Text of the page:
During the decades that followed, Harburg and Arlen had a great deal of success as a musical team, but their partnership reached its peak in 1939 when the pair wrote all the songs for the MGM musical The Wizard of Oz. Harburg saw L. Frank Baum's story as a Depression era fantasy, and wrote the songs with Arlen so that they would be integrated into the story itself, something that was unprecedented for musical theatre and film at that time. In 1940 Harburg and Arlen won a "Best Original Song" Academy Award for "Over the Rainbow" (a song that won the "Most Performed Feature Film Standards on TV" ASCAP Award in 1986, was voted "top song of the 20th century" in 2001 by the Recording Industry Association of America, and declared "greatest film song of all time" by the American Film Institute in 2004). To write all the lyrics to the songs in what would become the single most watched cinematic musical of all time is a career achievement that nobody could ever top, but Harburg's success did not stop at the Emerald City.

In 1943, the songwriting duo penned the score for the film Cabin In The Sky, which featured the popular song "Happiness Is Just a Thing Called Joe." This would be subject to an interesting interpretation by the House Un-American Activities Committee during the following decade. The Broadway musical Bloomer Girl in 1944 saw Harburg making another controversial political statement in his lyrics, as the show addressed the issues of abolition, women's rights, and the horrors of war. He followed this with the score for the movie musical Can't Help Singing, along with composer Jerome Kern, which included the title song, "Californ-i-ay," and "More and More". Before the year ended, he contributed to the controversial pro-Soviet film Song of Russia that featured the Harburg/Kern composition "And Russia is Her Name".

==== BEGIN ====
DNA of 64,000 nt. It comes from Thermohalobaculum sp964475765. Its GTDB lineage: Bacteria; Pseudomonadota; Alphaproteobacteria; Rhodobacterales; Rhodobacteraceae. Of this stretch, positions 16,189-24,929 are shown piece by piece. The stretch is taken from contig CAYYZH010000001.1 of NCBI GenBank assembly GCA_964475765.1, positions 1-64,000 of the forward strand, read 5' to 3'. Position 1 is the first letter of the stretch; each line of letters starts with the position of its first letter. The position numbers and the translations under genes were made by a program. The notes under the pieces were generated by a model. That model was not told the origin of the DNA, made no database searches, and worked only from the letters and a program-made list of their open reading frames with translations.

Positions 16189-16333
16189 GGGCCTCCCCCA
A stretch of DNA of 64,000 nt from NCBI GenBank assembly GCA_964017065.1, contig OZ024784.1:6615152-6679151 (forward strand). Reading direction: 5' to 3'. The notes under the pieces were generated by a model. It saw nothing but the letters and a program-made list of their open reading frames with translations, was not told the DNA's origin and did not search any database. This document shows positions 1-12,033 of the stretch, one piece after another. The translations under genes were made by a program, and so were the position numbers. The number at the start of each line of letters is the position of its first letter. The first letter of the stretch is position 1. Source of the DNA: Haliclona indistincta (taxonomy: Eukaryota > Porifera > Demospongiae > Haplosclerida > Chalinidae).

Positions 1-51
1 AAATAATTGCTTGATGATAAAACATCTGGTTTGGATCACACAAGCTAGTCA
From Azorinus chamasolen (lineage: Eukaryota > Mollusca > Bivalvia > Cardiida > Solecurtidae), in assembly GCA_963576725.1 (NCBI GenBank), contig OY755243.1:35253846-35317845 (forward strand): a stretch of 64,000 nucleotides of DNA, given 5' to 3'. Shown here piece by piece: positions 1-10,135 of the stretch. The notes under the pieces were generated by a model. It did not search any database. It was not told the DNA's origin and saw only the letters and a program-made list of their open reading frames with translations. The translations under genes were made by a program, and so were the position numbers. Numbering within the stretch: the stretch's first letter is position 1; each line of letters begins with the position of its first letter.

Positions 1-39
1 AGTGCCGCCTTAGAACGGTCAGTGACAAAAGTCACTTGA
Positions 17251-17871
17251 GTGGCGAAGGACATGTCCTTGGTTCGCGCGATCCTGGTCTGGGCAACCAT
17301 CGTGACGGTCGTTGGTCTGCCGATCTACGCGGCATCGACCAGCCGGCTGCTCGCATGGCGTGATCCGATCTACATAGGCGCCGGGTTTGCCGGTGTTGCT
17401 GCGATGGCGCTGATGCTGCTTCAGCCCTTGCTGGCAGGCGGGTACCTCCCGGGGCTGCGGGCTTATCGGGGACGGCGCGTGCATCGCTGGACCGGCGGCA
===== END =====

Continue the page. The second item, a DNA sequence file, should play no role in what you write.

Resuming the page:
The McCarthy Era

After the war, Harburg wrote the lyrics for what is largely considered his masterwork, the 1947 Broadway musical Finian's Rainbow. Working with composer Burton Lane, the story deals with racism and prejudice, and is perhaps the finest expression of Harburg's liberal passion for social issues. The musical's score includes "Old Devil Moon", "Look To The Rainbow", "If This Isn't Love" and "Necessity". It hasn't seen a run on Broadway in over 40 years, but is widely performed to this day by many high school drama departments across the United States.

Unfortunately, post-WWII America was not a good time to be openly liberal or express socialist ideas, and in June of 1950 Harburg's name was printed in Red Channels, The Report of Communist Influence in Radio and Television. Coupled with his affiliation with the Hollywood Democratic Committee, the film industry had the "evidence" they needed to blacklist Harburg, and the US Government revoked his Passport. He was no longer able to work in Hollywood, and returned to New York where he scored the musical Flahooley with composers Sammy Fain and Fred Saidy. A parody of the rabid anti-communist sentiment fueled by US Senator Joseph McCarthy and the witch hunts that characterized politics during that decade, the show was a flop. The story line was complicated and heavy-handed, but Harburg's being blacklisted didn't help.

Later Life

Blacklisted or not, Harburg was determined to keep working. He wrote poetry and musicals throughout the 1950s and 1960s, with highlights including 1957's Jamaica with Arlen composing, and 1961's The Happiest Girl in the World to the music of Offenbach. He wrote the title song with Arlen for Judy Garland's final film, I Could Go On Singing in 1963, and collaborated with composer Jule Styne for 1968's Darling of the Day.

Yip Harburg truly fits the description of a Great American Songwriter, as he has put words to songs that have become threads of the very fabric of American culture. He was inducted into the Songwriters Hall of Fame in 1972. He died in a road accident in Los Angeles, California at the age of 84. His son Ernie Harburg and writer Harold Meyerson published Who Put the Rainbow in The Wizard of Oz?: Yip Harburg, lyricist in 1993, which the New York Times Book Review calls "... required reading for anyone interested in the great American songs."

On April 28, 2005, the United States Postal Service issued a 37¢ stamp honoring the master lyricist's lifetime of achievement and place in the pantheon of great Americans.

Source information:
Thanks to Democracy Now! for their November 25, 2004 tribute to Yip Harburg: